"Just imagine the restoration and the re-building of the fenced area of Varosha -- once the tourism paradise of Cyprus known now as a ghost town in natural decay since 1974. Only the construction process in Varosha will create thousands of new jobs," Sozen said.
Serhat Akpinar, founder and chancellor of Girne American University, said economic dynamics will have a significant impact in guiding politicians to settle the Cyprus issue. He added that business leaders who take initiative in the resolution process and are bold enough to take risks can help define the future.
"This is the vision which will affect the negotiation process and shape the projects which will break new ground," he said.
Leonidas Paschalides, senior director of the Department of Education and European Programmes with the Nicosia-based Cyprus Chamber of Commerce and Industry, said the two Chambers on the island have long believed that a solution will bring economic benefits to all the people of Cyprus.
"They wanted to make this position known to the wider public," Paschalides told SETimes. "They believe that in order to address the fears and concerns of all the people and involve them in the peace process, the political talks should be supported and complemented through the active consultation of the business communities, the social partners and civil society on the island."
Following the discovery of large natural gas fields off Cyprus's shores in late 2010, energy has come to the forefront as a catalyst for conflict resolution. Sharing of the energy resources will be demarcated according to the maritime exclusive economic zones of the countries. The natural gas supply could help solidify the island's shaky economy and foster regional co-operation between littoral states of the Eastern Mediterranean.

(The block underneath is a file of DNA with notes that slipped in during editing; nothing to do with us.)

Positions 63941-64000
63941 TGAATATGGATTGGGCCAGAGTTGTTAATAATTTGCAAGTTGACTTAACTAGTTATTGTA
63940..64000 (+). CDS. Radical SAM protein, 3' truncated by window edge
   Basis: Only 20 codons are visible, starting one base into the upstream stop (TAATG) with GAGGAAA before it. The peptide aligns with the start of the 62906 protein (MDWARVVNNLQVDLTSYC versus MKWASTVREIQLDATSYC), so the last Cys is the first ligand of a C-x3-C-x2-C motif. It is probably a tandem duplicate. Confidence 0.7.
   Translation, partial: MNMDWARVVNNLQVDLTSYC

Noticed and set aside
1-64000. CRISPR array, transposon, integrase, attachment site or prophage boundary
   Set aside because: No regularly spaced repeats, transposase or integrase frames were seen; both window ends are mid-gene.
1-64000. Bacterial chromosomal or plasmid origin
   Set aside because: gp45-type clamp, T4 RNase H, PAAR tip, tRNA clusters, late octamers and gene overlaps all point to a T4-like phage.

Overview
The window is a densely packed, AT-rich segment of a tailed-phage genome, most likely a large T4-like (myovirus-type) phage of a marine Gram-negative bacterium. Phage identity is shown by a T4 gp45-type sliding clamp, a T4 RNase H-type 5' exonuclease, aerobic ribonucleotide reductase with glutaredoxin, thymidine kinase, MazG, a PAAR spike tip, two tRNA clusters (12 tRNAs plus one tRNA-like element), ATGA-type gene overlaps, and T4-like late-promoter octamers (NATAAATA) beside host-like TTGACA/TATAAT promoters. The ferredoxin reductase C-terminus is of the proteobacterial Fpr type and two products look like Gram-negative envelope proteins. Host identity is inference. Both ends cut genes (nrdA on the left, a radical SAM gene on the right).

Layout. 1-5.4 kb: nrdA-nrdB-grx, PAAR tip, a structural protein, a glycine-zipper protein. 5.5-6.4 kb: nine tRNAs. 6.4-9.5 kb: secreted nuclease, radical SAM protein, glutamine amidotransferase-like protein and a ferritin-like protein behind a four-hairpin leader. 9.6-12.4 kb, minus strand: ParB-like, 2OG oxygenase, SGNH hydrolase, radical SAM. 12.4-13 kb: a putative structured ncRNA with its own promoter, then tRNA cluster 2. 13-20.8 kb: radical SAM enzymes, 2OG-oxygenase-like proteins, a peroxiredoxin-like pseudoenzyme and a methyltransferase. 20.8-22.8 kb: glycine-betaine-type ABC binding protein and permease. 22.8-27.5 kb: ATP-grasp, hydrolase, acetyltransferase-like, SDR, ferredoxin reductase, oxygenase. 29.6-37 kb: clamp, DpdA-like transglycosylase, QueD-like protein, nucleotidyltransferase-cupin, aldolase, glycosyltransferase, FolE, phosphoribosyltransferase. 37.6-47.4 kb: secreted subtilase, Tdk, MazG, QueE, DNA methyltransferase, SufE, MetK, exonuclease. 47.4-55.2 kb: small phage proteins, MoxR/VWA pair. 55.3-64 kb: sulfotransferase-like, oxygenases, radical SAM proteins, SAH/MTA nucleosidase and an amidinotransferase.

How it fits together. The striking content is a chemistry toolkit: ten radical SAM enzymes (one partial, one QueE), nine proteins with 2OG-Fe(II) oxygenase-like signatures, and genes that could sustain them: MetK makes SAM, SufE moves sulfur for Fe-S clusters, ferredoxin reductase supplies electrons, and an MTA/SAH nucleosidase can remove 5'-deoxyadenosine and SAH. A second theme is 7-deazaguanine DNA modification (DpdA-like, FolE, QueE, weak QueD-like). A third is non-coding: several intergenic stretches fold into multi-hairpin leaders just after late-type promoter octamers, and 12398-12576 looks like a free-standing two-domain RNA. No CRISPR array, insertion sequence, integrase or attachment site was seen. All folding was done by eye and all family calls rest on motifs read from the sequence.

Ali Cirali, who heads the Turkish Cypriot Chamber of Commerce (KTSO), said the support of businesspersons in Cyprus is significant to the official negotiations in order to emphasise common interests.
"To reach success within this process, both the Turkish and Greek Cypriot business communities should share with their own audiences the possible benefits of the resolution in the island over the economy," Cirali told SETimes.
"KTSO believes that the resolution will bring stability and peace to the region. Political stability is the prerequisite for the economic stability. A possible resolution will also enable a better exploitation of the natural resources of the region, while a common market that will be formed will provide us with the opportunity to reach wider markets as well," he added.
Experts and businesspeople also underline that the resolution process will give momentum to new and untapped economic activities that will reconcile the common efforts of both communities.
"People living in the north and south of the island would bring their forces together in tourism and education activities in the north, while the transportation means in the south will be another avenue for accelerating the overall economic development of the island, which will bring about a strong and sustainable economy," Cirali said.
"KTSO is ready to back all future projects which will convene the forces of both business worlds and thereby boost the trust toward each other," he added.
Sozen said the lifting of restrictions on movements of goods, services and people between the two sides of the divide will lead to a boom of new joint ventures between the Greek and Turkish Cypriot businesspersons.
Sozen also said solving the conflict will mean that the newly discovered rich hydrocarbon resources could be extracted easily and benefit the two communities in Cyprus.
"That would, in return, boost the infrastructure investments and greatly increase the standards of living of the common people throughout the island," he added.
How can the business sector contribute to reconciliation on Cyprus? Share your thoughts in the comments section.